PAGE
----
WASHINGTON, D.C. – Today, U.S. Sen. Sherrod Brown (D-OH) reintroduced the Leveling the Playing Field Act, which would strengthen enforcement of trade laws and strengthen U.S. industries’ ability to fight back against unfair foreign trade practices.

“Trade enforcement is critical to preventing more layoffs, like those we’ve seen recently in the steel sector, and preventing American jobs from being sent overseas,” said Brown. “The Leveling the Playing Field Act will restore strength to our nation’s trade laws, fight back against unfair trade, and ensure that American companies and workers can compete in a fair marketplace.” 

This week, Brown met with Doug Polk, Vice President of Industry Affairs for Vallourec USA –which has a presence in Youngstown – to discuss the negative impact of steel imports on the domestic steel industry, including the impact of dumping.

The Leveling the Playing Field Act would restore strength to antidumping (AD) and countervailing duty (CVD) statutes that allow businesses and workers in the United States to petition the Commerce Department and the International Trade Commission (ITC) when foreign producers sell goods in the U.S. below market price or receive illegal subsidies. Specifically the bill would:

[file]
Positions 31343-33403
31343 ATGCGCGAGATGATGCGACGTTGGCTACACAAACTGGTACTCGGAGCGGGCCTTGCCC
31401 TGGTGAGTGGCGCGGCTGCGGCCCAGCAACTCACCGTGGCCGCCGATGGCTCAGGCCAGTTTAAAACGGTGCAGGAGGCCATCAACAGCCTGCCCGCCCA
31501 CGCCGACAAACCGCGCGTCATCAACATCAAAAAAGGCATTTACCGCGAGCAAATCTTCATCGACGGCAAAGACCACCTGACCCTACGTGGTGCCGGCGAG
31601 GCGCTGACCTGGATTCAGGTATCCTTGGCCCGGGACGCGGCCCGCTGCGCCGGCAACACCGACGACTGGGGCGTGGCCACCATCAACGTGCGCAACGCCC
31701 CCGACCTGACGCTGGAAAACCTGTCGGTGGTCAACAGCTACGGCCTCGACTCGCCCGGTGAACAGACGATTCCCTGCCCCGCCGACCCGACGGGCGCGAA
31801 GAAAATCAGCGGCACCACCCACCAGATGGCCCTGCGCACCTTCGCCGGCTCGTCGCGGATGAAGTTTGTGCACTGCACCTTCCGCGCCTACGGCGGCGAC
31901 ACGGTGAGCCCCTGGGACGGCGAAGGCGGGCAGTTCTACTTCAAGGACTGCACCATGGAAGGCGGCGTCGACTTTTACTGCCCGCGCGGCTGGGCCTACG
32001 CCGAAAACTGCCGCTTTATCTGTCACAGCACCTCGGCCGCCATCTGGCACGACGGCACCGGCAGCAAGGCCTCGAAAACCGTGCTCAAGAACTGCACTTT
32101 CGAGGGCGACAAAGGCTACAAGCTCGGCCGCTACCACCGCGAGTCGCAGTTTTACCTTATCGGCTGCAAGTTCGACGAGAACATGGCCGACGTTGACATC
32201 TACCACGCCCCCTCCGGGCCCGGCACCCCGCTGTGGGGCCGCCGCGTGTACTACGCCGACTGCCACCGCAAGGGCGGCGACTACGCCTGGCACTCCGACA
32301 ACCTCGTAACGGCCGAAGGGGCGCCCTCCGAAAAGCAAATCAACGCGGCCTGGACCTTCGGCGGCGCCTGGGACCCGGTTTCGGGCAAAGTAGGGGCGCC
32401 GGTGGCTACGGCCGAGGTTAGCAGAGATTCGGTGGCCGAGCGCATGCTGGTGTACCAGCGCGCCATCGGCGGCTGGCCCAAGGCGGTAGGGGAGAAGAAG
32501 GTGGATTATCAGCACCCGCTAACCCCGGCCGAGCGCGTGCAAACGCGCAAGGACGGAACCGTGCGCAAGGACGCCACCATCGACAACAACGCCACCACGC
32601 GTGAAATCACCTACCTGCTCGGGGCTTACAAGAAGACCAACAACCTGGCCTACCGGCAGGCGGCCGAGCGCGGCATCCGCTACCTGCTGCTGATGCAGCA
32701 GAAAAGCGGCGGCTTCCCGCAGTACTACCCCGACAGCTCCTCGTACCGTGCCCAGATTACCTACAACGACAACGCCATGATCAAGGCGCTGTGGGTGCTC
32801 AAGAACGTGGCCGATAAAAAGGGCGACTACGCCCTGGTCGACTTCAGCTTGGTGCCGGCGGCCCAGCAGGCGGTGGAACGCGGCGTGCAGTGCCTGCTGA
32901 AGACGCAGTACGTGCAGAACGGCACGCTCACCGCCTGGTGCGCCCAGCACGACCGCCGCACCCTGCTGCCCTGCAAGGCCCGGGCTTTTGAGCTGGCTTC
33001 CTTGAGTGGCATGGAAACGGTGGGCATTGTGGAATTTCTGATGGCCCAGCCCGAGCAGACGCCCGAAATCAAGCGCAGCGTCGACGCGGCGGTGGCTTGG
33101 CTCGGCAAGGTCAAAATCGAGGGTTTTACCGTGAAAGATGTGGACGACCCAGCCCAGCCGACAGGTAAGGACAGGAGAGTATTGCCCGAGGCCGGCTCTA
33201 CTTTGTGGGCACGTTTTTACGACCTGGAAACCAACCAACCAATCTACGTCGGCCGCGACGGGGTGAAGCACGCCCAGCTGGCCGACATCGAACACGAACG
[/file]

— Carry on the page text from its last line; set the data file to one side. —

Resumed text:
• Maintain Commerce’s discretion to use adverse facts available when a mandatory respondent does not cooperate with an investigation and clarify that the agency is not obligated to determine what a margin would be if the respondent had participated;
  • Increase the number of factors and the length of time the ITC should use to evaluate injury or the threat of injury to U.S. producers to ensure a determination is based on a comprehensive assessment of a sector’s situation.
  • Close the “new shipper” loophole used by companies to circumvent AD/CVD duties.
  • Increase penalties for failure to provide a country of origin certificate for merchandise covered under AD/CVD orders or for falsifying the information on the certificate.
  • Clarify that Commerce has the authority to determine whether to include voluntary respondents in an investigation.
  • Clarify that Commerce does not have to conduct an additional investigation to prove that disregarded product values used in non-market economy investigations are subsidized or dumped if the record already shows the product values to be distorted.

Brown has been a leading advocate in the Senate for fair trade that helps American workers and manufacturers. Earlier this year, Brown led a bipartisan group of senators in introducing legislation that would address currency manipulation – another tool used by countries like China to cheat trade law. The Currency Undervaluation Investigation Act would reform and enhance oversight of currency exchange rates to hold counties accountable when they manipulate their currency.